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From William Oberman <ober...@civicscience.com>
Subject Re: normal thread counts?
Date Wed, 01 May 2013 15:27:44 GMT
I've done some more digging, and I have more data but no answers (not
knowing the cassandra internals).

Based on Aaron's comment about gossipinfo/thread dump:

-All IPs that gossip knows about have 2 threads in my thread dump (that
seems ok/fine)

-I have an additional set of IPs in my thread dump in the WRITE- state that
  1.) Used to be part of my cluster, but are not currently
  2.) Had tokens that are NOT part of the cluster anymore

Cassandra is attempting to communicate with these bad IPs once a minute.
 The log for that attempt is at the bottom of this email.  Does this sound
familiar to anyone else?

Log snippet:
------------
/var/log/cassandra/system.log: INFO [GossipStage:1] 2013-05-01 11:05:11,865
Gossiper.java (line 831) InetAddress /10.114.67.189 is now dead.
/var/log/cassandra/system.log: INFO [GossipStage:1] 2013-05-01 11:05:11,866
StorageService.java (line 1303) Removing token 0 for /10.114.67.189
------------


On Tue, Apr 30, 2013 at 5:34 PM, aaron morton <aaron@thelastpickle.com>wrote:

> The issue below could result in abandoned threads under high contention,
> so we'll get that fixed.
>
> But we are not sure how/why it would be called so many times. If you could
> provide a full list of threads and the output from nodetool gossipinfo that
> would help.
>
> Cheers
>
>    -----------------
> Aaron Morton
> Freelance Cassandra Consultant
> New Zealand
>
> @aaronmorton
> http://www.thelastpickle.com
>
> On 1/05/2013, at 8:34 AM, aaron morton <aaron@thelastpickle.com> wrote:
>
>  Many many many of the threads are trying to talk to IPs that aren't in
> the cluster (I assume they are the IP's of dead hosts).
>
> Are these IP's from before the upgrade ? Are they IP's you expect to see ?
>
> Cross reference them with the output from nodetool gossipinfo to see why
> the node thinks they should be used.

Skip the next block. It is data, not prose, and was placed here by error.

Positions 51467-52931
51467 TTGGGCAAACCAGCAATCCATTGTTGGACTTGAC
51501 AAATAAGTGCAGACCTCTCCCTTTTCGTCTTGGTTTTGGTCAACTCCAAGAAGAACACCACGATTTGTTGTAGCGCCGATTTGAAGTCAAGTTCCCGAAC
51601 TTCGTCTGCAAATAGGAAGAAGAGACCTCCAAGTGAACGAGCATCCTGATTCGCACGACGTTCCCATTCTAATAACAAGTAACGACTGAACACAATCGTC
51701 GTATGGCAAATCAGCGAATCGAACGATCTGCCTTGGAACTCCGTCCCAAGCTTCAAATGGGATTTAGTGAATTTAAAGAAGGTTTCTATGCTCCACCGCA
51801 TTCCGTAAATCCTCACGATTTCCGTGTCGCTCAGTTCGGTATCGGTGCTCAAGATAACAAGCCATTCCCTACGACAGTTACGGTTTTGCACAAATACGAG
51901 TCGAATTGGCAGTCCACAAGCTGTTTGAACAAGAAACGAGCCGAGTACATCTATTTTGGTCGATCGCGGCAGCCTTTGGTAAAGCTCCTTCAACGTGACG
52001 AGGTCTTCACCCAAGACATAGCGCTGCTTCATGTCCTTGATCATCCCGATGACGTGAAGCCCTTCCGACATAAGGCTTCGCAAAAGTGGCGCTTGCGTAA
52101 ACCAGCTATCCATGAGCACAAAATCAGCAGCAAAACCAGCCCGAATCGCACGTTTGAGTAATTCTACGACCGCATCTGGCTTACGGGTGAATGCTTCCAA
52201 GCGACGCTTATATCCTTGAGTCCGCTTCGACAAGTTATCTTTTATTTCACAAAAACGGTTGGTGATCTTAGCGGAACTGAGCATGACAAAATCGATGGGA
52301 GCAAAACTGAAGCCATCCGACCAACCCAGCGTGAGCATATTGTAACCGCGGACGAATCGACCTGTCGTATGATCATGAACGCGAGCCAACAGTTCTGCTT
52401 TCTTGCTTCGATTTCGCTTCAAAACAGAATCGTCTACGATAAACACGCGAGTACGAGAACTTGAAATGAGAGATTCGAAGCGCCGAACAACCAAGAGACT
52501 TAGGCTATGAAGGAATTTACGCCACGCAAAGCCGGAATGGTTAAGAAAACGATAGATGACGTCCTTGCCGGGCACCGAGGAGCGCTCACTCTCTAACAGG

> Could you provide a list of the thread names ?
>
> One way to remove those IPs that may be to rolling restart with
> -Dcassandra.load_ring_state=false i the JVM opts at the bottom of
> cassandra-env.sh
>
> The OutboundTcpConnection threads are created in pairs by the
> OutboundTcpConnectionPool, which is created here
> https://github.com/apache/cassandra/blob/trunk/src/java/org/apache/cassandra/net/MessagingService.java#L502
The
> threads are created in the OutboundTcpConnectionPool constructor checking
> to see if this could be the source of the leak.
>
> Cheers
>
>    -----------------
> Aaron Morton
> Freelance Cassandra Consultant
> New Zealand
>
> @aaronmorton
> http://www.thelastpickle.com
>
> On 1/05/2013, at 2:18 AM, William Oberman <oberman@civicscience.com>
> wrote:
>
> I use phpcassa.
>
> I did a thread dump.  99% of the threads look very similar (I'm using
> 1.1.9 in terms of matching source lines).  The thread names are all like
> this: "WRITE-/10.x.y.z".  There are a LOT of duplicates (in terms of the
> same IP).  Many many many of the threads are trying to talk to IPs that
> aren't in the cluster (I assume they are the IP's of dead hosts).  The
> stack trace is basically the same for them all, attached at the bottom.
>
> There is a lot of things I could talk about in terms of my situation, but
> what I think might be pertinent to this thread: I hit a "tipping point"
> recently and upgraded a 9 node cluster from AWS m1.large to m1.xlarge
> (rolling, one at a time).  7 of the 9 upgraded fine and work great.  2 of
> the 9 keep struggling.  I've replaced them many times now, each time using
> this process: